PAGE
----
Mapping functions are the consumers and producers, the sources and the sinks, for marks, but what can a mapping function do with all of these marks?
The AccessorType mark we described above demonstrates how mapping rules are selected depending on the mark's value. If the value of the mark is isRemote, the mapping uses the rules that produce a component enabled for remote access. Otherwise, the rules for local access are used. Rule selection is one way in which a mapping function uses marks.
In cases where the mapping function has to fill in a blank in the target model, the mark acts as a value provider. As another example, we may decide to postfix certain class names with "_C." This string is a value that would be provided to the mapping function.
Selector marks may also be quantities used to optimize the target implementation. Consider a source model that must be transformed into an implementation that occupies as small an amount of memory as possible. We can save memory if we observe that a particular class has no actions that require references to instances of a related class. For example, if no action ever queries the set of Customers, the Customer class can be marked as extentLess, and no container need be generated for instances of that class. By extension, there is no need to generate accessor code.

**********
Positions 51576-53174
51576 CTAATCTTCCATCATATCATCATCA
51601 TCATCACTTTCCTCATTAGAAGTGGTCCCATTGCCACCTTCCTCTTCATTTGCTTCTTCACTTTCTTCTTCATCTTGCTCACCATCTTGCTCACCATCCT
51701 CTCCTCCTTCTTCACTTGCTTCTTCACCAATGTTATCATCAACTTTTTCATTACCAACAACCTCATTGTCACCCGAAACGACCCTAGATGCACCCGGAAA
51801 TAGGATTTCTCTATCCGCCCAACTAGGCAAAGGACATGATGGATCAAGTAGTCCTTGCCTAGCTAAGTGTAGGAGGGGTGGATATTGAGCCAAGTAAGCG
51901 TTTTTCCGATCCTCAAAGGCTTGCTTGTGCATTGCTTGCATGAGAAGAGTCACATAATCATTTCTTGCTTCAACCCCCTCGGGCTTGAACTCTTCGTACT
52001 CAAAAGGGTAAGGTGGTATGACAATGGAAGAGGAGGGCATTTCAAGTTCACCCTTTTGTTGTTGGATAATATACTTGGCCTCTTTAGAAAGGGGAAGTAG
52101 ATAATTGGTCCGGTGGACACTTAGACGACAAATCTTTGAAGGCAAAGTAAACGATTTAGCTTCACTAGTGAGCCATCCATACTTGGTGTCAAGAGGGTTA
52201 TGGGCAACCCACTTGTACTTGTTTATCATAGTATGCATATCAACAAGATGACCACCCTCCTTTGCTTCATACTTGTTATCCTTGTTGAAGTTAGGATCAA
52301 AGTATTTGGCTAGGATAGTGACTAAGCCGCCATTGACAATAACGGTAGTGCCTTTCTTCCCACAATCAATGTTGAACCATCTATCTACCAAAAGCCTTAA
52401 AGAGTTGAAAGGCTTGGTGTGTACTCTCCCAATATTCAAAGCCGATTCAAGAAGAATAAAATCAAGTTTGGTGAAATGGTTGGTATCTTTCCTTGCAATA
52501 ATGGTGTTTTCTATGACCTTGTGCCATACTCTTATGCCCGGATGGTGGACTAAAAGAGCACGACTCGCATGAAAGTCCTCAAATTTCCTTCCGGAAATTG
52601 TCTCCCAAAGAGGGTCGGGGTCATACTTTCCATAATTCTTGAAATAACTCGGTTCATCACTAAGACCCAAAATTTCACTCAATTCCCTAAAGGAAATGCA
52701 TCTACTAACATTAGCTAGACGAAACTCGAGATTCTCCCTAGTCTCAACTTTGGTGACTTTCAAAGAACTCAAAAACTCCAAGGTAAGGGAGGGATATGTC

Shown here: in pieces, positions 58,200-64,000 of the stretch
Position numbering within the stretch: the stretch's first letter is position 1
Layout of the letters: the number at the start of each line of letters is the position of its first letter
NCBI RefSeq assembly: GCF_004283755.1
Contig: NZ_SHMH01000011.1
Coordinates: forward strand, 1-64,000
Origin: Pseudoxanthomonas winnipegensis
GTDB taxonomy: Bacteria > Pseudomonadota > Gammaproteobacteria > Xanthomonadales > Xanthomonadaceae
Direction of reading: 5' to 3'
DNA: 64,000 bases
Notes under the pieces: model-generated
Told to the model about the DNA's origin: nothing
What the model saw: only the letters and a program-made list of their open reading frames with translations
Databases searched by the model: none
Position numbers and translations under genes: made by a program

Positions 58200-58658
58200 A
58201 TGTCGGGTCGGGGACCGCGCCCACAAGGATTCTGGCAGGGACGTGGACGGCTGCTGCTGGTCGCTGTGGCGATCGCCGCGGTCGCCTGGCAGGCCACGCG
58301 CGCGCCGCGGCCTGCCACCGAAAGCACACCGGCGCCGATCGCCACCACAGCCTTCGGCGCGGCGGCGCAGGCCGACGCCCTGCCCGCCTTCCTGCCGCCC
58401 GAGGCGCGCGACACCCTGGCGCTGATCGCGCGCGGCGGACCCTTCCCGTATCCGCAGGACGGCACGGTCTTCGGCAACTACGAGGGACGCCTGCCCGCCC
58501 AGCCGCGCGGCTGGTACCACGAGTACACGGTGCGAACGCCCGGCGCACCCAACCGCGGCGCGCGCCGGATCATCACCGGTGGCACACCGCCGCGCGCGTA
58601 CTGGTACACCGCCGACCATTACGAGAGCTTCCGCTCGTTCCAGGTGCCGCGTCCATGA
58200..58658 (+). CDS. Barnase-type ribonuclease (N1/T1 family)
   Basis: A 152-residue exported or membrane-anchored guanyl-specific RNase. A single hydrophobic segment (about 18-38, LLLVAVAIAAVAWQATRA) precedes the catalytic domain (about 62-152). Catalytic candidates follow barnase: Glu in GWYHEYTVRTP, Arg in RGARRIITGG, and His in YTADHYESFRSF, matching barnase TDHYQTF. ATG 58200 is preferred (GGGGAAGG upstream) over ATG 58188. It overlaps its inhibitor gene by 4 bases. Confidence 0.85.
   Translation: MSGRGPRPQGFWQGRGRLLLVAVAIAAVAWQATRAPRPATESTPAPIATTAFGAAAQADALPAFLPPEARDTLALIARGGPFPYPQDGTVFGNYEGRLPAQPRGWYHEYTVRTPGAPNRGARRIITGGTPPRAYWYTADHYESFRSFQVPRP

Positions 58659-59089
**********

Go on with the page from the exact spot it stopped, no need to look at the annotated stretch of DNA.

In some cases, a mark may take on both roles. For example, in an automotive system that assists braking (an ABS), there are only four wheels, there always will be four wheels, and it ain't gonna change. In this case, an efficient implementation may be to construct an array of a fixed size (we're guessing, um, four). Other classes may have different fixed sizes, or may be of variable size on the heap, as usual. In this case, each class will have a mark, FixedSize, that, if set to any value other than zero, causes the mapping rule that creates an array to be invoked.